The second of the two controversial bird flu studies once considered too risky to publish in fears that they would trigger a potentially devastating global influenza epidemic was published Thursday.

The study describes how scientists created H5N1 virus strains that could become capable of airborne transmission between mammals. Scientists said that the findings, which had been censored for half a year, could help them detect dangerous virus strains in nature.

"It's our hope that tomorrow's publication will help to make the world safer, particularly by stimulating many more scientists and policymakers to focus on preparing defenses," Bruce Alberts, editor-in-chief of the journal Science, where the latest influenza study is published, said during a press conference Wednesday.

Bird flu, or the H5N1 avian flu, can spread among birds and be transmitted from birds to humans, but cannot be transmitted from humans to humans.

People usually become infected when they've had direct contact from infected poultry, and while the rarely infects humans, it can be lethal.

However, the latest study conducted at Ron Fouchier’s lab at the Erasmus Medical Center in the Netherlands revealed that with just as little as five mutations, the H5N1 ‘bird flu’ virus could evolve to spread via airborne droplets between ferrets, the best animal model for predicting whether the virus is capable to spread among humans.

The first of the flu studies had been published by the journal Nature in May. Researcher Yoshihiro Kawaoka at the University of Wisconsin–Madison involved a hybrid virus with genes from both H5N1 and H1N1 swine flu virus behind the 2009 pandemic, whereas the most recent study involves a mutant virus that contains only H5N1 genes.

Both of the mutant viruses created by the two groups of scientists were capable of being transmitted through air among ferrets, but none of the animals had died from those infections.

The papers were highly controversial and last December U.S. officials, acting on the advice of a U.S. National Science Advisory Board for Biosecurity asked the researchers and the journals Nature and Science not to publish the details of the work, specifically the genetic mutations used to make the mutant strains.

The board feared full disclosure of the two papers could help bioterrorists make a highly contagious form of the virus that no one is immune against, possibly triggering potential danger of "unusually high magnitude," to the public.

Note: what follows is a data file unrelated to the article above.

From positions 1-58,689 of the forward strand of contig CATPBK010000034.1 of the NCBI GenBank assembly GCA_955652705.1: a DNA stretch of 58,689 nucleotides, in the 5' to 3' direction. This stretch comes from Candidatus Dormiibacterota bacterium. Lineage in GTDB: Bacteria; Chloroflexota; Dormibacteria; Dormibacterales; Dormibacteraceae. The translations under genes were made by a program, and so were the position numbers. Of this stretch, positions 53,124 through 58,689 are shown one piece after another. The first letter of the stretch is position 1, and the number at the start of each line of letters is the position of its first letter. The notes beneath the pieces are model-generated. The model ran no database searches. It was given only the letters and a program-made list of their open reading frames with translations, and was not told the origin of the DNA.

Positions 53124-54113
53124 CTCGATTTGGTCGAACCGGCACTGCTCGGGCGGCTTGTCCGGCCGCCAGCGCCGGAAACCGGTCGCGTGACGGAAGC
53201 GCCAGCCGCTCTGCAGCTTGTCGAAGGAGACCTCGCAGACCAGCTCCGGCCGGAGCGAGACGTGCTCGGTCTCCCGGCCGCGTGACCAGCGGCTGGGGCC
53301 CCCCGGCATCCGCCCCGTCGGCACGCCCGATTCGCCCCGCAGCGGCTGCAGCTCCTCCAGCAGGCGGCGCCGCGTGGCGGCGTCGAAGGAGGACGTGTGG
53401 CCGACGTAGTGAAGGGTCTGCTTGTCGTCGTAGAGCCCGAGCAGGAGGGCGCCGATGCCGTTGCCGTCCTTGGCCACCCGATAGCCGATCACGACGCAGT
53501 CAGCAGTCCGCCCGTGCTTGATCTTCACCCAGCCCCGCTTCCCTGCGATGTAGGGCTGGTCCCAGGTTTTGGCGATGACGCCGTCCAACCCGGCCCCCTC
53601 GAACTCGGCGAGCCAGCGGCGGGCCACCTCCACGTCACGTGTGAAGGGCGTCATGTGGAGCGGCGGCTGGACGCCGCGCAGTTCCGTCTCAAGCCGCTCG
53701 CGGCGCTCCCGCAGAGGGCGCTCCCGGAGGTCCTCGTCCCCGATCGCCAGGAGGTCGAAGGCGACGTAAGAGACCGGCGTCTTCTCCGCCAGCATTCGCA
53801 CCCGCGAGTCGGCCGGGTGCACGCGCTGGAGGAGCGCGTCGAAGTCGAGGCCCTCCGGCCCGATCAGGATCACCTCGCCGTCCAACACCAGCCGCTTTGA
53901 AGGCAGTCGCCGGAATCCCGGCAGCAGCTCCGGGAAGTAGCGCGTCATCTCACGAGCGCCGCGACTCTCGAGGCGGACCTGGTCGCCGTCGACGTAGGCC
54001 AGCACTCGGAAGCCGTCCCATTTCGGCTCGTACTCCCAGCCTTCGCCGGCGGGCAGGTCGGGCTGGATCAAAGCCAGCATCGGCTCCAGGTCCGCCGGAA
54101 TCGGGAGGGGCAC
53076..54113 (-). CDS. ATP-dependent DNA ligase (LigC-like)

Many scientists criticized the board’s recommendation and said that it was an attempt for government to censor scientific discourse and stifle advancement.

However, in April the board said that it supported publishing a revised edition of the manuscript after it concluded that publishing the studies about the mutations would help guard against a pandemic and that it would be unlikely that the scientific data could pose any immediate terrorism threat.

Later, the government agreed to allow the publication of the papers.

The benefit of sharing the data among researchers "far outweighs the risk," Dr. Anthony Fauci, director of the National institute of Allergy and Infectious Diseases, said Wednesday.

Two of the mutations revealed in the recent study are already frequently seen in strains of the virus, and the other three identified mutations can arise during infection of people or other mammals, but the likelihood of the mutations happening is still unclear.

Researcher Derek Smith of Cambridge University and the Erasmus center compared that the odds of the scientists correctly determining the likelihood of an H5N1 human pandemic to predicting an earthquake, and said that it was impossible to determine the exact risk.

"We now know that we're living on a fault line," he told reporters at a press conference. "And what we have discovered in this working collaboration with Fouchier and Kawaoka is that it's an active fault line. It really could do something. We've seen no fundamental hurdle to that happening.

"We know it is in the realms of possibility ... and what needs to be done now is to assess the risk more accurately," he said.